Online Meeting Auction a First Online auctions--they're fast, easy, and fun. But can the concept work for meeting industry commodities? Event-Source.com says the answer is yes and proved it with the first-ever meetings auction service on the Internet, in which hotels are the buyers and planners are the sellers.

Ed Sarraille, EventSource.com president and CEO, calls it a "reverse auction" and describes the practice as a "real-time bidding war driven by dynamic pricing that lets market forces take their course." In this case, the commodity is a block of room nights a meeting planner needs to book, and the bidders are hotels interested in the business--basically it's a virtual RFP process.

Certain criteria qualify an auction candidate: the meeting must be fewer than 180 days out; it must involve only one city; and the meeting must have a minimum of 50 room nights on its peak night. When the meeting planner gives the go-ahead for the auction, EventSource distributes the specs to properties whose location, facilities, and general rate structure meet the request for proposal.

After evaluating the specs for the meeting from the planner, hotels can then "RSVP to us," Sarraille says, characterizing his firm as the go-between for meeting planners and properties. The EventSource database lists more than 11,000 properties, which pay a one-time fee to become members.

Built into the preliminary process is a 10- to 14-day period between the initial invitation to hotels and the auction date to allow the meeting planner time to make site visits. Also before the auction, the planner makes the choice of designating the low bidder as the winner or selecting the winning hotel based on factors other than price alone.

When pre-auction steps are complete, the fun begins. EventSource assigns participating hotels paddle numbers, just as the big auction houses do for their bidders. In the EventSource version, however, the hotels don't know whose paddle belongs to whom, although the hotels know up-front who is participating. Sarraille says that even after the auction ends, the room rates bid by each hotel are never divulged.

"Everything is on the table before and during the auction," Sarraille says, "except the prices--that's the dynamic part of it."

The action unfolds in an online chat room, which is accessed only by passwords and identifications assigned by EventSource. The auction held on October 20 was actually the first EventSource had opened to the press. (Two trial auctions were held prior to that.) Observers, through assigned passwords, were able to watch the four rounds of bidding action online. On the block was a Washington, D.C., meeting in March 2000 for 100 room nights, and the bidders were the Omni Shoreham, Madison, Renaissance, and Wyndham Washington hotels. The event lasted about 20 minutes, the time limit set by EventSource, and the speed of the transaction might be the big attraction to both page 10 meeting planners and hoteliers.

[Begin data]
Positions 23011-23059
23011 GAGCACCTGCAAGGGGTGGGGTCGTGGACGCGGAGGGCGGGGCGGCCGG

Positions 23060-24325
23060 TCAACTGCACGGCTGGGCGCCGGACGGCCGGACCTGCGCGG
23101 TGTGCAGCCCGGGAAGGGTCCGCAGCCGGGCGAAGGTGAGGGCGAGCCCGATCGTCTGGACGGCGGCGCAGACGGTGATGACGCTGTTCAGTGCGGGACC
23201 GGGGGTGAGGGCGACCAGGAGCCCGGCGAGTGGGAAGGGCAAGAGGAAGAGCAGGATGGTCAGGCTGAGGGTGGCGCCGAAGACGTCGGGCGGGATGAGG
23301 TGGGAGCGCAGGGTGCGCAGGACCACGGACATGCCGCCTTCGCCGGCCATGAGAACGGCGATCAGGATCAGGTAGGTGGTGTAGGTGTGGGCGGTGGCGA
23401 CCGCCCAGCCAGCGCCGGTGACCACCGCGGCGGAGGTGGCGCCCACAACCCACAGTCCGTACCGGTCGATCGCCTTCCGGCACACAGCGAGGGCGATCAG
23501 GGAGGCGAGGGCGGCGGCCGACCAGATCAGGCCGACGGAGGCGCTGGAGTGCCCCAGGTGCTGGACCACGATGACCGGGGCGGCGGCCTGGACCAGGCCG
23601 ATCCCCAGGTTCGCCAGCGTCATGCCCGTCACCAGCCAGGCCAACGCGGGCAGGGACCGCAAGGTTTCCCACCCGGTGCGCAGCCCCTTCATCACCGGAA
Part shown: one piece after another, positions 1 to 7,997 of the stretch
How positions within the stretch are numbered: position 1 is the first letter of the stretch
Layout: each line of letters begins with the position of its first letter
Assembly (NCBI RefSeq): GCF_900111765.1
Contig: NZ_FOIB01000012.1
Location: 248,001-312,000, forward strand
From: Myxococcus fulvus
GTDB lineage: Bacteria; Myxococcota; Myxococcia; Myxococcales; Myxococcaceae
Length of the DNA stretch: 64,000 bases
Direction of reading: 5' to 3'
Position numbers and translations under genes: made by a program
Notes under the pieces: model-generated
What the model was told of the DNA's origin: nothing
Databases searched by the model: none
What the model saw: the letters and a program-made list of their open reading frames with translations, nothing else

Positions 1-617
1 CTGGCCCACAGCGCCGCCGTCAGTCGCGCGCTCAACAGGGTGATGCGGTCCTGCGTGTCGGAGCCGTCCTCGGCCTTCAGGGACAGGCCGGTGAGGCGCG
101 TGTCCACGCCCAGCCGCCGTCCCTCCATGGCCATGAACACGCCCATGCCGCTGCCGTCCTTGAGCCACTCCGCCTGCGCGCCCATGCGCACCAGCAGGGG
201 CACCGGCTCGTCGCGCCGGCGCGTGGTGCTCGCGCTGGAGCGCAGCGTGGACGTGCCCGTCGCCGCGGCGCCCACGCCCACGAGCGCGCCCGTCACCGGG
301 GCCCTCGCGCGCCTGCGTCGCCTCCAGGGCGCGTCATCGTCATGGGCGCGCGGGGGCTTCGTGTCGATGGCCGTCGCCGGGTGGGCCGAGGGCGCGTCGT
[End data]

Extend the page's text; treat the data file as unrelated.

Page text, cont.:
Pam Taylor, meeting and training director for Colorspot Nursery, based in Pleasant Hills, Calif., had a training event to set up in California recently. Taylor is an EventSource client and although she was unfamiliar with the online auction concept, she decided to jump in when EventSource presented her with the opportunity to do so. She participated in one of the trial auctions and says she'll be doing it again.

"It was a little hectic," Taylor says, "but the [EventSource] staff was very helpful. The whole thing was over and done with in 15 minutes and I didn't have to get in contact with all those different hotels for my meeting."

Money Making? For now, EventSource, which makes its money on the auction by charging a standard 10 percent commission to the winning hotels, will hold future online auctions when the situation is right, but Sarraille says the auction service will eventually become one of his company's core products.

Speaking of products, EventSource launched another last month, a service called Event Tracker, which allows association and corporate meeting planners to track the status of their meeting and open RFPs on the Web.

According to Sarraille, the secure service works like an online package delivery tracker: Planners can access it 24 hours a day/seven days a week to monitor the course of their events. One feature of the new service, which Sarraille says was born from frequent customer requests, is an e-mail alert to planners when a new hotel bid response has been added to their personalized and secure summary page.

At press time, we received word of another player in the online auction game: StarCite.com, which is a spin-off company of Philadelphia-based McGettigan Partners, a leading meeting and incentive travel management firm. StarCite.com unveiled its online auction feature at a bash at the Waldorf-Astoria in New York City on November 30. StarCite's entry into the market could signal the beginning of a trend. Going once, going twice . . . -- Anna Chinappi